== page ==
Good thoughts from around the 4th century:
In ancient times as well as our own, people brought forward supposedly scientific arguments against the resurrection. St. Gregory of Nyssa answers them: don’t judge God’s capabilities by your own. - Mike Aquilina's intro to St. Gregory's thoughts.
"Because human reason is so weak, there are some who—judging divine power by the limits of our own—insist that what is beyond our capacity is impossible even for God. They point to the fact that the dead of past ages have disappeared, and to the ashes of those who have been cremated. They bring up the idea of carnivorous animals, and the fish that consumes the body of the shipwrecked sailor—the fish then becoming food for people, and passing by digestion into the mass of the one who eats it. They bring up many similarly trivial things to overthrow the doctrine of the resurrection—as though God could not restore man the way he made him in the first place.
But we make quick work of their convoluted logical foolishness by acknowledging that the body does indeed dissolve into the parts it was made of. Not only does earth return to earth, as God’s word says, but air and water also revert to the like element. Each of our parts returns to the elements it was made from.
But although the human body may be scattered among vultures, or the most savage beasts, by becoming their food; and although it may pass through the teeth of fish; and although it may be changed by fire into smoke and dust—wherever you may suppose, for the sake of argument, the man has been removed, he certainly remains in the world. And the world, as the voice of inspiration tells us, is held by the hand of God.
If you, then, know what is in your hand, do you suppose that God’s knowledge is weaker than your own power? Do you suppose that it would fail to discover the smallest things that are in the palm of God’s hand?"    -St. Gregory of Nyssa

Fit Pinch of Salt. --Ephrem the Syrian:
Glory be to God on high,
Who mixed his salt in our minds,
His leaven in our souls.
His body became bread,
To quicken our deadness.
--Hymns on the Nativity 

Shocked to see Boehner self-oust himself. A lightning rod for second-guessers and wannabes. Glad he got to see the Pope on the way out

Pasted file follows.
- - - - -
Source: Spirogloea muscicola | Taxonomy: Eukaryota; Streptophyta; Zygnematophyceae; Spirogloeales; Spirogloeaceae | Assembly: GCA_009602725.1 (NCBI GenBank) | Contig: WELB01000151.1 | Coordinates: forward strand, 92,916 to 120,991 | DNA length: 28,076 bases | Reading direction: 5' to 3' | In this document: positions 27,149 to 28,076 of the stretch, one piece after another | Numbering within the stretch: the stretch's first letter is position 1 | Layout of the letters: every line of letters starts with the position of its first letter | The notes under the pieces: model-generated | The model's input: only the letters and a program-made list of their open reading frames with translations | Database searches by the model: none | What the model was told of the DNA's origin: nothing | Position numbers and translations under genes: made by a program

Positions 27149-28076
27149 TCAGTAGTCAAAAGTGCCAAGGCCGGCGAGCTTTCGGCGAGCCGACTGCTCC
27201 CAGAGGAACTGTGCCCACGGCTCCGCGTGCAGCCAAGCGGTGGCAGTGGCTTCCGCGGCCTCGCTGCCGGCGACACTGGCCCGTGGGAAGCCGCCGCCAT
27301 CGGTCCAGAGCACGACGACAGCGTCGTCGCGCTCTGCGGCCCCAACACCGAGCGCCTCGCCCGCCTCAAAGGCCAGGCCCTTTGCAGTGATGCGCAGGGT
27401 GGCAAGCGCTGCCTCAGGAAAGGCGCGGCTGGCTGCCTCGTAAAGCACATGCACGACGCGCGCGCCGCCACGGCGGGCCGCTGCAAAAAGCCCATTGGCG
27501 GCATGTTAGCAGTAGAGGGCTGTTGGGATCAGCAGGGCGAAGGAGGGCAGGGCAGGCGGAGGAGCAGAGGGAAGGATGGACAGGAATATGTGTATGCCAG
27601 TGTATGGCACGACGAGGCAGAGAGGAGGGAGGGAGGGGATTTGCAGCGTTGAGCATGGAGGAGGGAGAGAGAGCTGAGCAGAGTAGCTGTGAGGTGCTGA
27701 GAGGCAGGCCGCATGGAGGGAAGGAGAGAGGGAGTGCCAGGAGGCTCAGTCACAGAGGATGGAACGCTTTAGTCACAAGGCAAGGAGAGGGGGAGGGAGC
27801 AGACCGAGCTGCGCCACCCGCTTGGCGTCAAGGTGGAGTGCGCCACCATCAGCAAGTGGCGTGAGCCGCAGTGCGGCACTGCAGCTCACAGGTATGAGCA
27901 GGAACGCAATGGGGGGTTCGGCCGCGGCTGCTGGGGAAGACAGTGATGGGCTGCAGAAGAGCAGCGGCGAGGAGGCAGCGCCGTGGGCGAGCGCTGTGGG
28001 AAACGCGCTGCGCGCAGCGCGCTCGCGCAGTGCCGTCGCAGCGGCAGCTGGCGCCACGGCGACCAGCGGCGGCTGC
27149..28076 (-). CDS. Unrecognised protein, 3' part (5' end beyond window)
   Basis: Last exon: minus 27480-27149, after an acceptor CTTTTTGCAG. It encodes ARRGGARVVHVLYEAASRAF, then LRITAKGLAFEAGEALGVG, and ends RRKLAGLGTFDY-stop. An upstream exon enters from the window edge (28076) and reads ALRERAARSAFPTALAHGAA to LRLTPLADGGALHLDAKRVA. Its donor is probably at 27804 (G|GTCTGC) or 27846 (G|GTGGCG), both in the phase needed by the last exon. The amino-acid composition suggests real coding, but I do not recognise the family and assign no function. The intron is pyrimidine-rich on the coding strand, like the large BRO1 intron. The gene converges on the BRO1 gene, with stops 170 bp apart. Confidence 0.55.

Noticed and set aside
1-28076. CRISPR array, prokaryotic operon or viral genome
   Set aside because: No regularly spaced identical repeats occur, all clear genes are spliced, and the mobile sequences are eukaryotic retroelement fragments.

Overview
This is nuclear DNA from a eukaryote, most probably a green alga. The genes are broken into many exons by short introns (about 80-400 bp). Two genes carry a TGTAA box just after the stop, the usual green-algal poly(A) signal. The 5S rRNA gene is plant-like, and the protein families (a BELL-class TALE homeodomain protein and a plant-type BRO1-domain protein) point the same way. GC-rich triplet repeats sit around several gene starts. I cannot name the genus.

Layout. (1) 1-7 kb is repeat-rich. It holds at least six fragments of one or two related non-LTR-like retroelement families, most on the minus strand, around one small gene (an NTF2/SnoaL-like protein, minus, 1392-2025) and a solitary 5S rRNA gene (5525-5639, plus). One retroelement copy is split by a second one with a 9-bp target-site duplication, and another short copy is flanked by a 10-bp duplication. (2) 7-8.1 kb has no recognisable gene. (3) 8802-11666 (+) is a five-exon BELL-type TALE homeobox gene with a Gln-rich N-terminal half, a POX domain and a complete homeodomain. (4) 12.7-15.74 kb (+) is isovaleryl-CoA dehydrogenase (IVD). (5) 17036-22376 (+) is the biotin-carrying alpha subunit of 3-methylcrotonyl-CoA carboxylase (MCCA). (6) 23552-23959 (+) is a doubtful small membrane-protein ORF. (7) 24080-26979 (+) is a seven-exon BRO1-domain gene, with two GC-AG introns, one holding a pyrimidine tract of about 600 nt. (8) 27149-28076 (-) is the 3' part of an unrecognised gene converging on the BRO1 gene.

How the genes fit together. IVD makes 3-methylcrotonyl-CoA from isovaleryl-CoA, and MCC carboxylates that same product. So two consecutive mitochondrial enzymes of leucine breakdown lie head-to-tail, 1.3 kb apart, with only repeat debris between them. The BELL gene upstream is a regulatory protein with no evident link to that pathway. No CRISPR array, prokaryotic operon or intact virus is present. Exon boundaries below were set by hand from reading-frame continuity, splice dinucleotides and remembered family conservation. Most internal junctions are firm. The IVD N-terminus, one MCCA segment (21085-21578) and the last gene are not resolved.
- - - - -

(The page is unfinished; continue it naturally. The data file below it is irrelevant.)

Seventy-two percent didn't approve of his performance but hard to say how seriously to take public opinion given most people don't follow it that closely or, alternatively, naively think losing won't happen if you get the right leaders. It's like firing a coach when you're only allowed to play 10 men on football field: Truth is there are simply more people who want free stuff from the guvmint than people who want to be self-reliant. It's basic math. I'm not exactly sure how that's Boehner's fault, but I'm glad he's gone so Republicans can find a new scapegoat.

Bottom line is it's all demographics. Ronald Reagan would get killed today if he got same percent of black and latino vote he got in his 1984 landslide since there are so many more blacks and hispanics now. Ten men on the field you aint gonna win many football games. And media gives Dems a 12th man.


“The strongest natures, when they are influenced, submit the most unreservedly.” - Virginia Woolf on Thoreau's relationship to Emerson.

Another Woolf quote that could apply to the saints:

 "The most remarkable men tend to discard luxury because they find it hampers the play of what is much more important to them."


I'm always taken aback by resonating petition in the Morning Prayer hymn: to “check our pride of sense.” It's an interesting turn of phrase to me, and pretty accurately described given that sense can have a sort of willful pride to it.  I did a search on the Internet and as far as I can see “pride of sense” in the sense mentioned is only found in the context of that Catholic/Anglican hymn. I'd hoped that there was some further explication on it even though I suppose it's self-explanatory.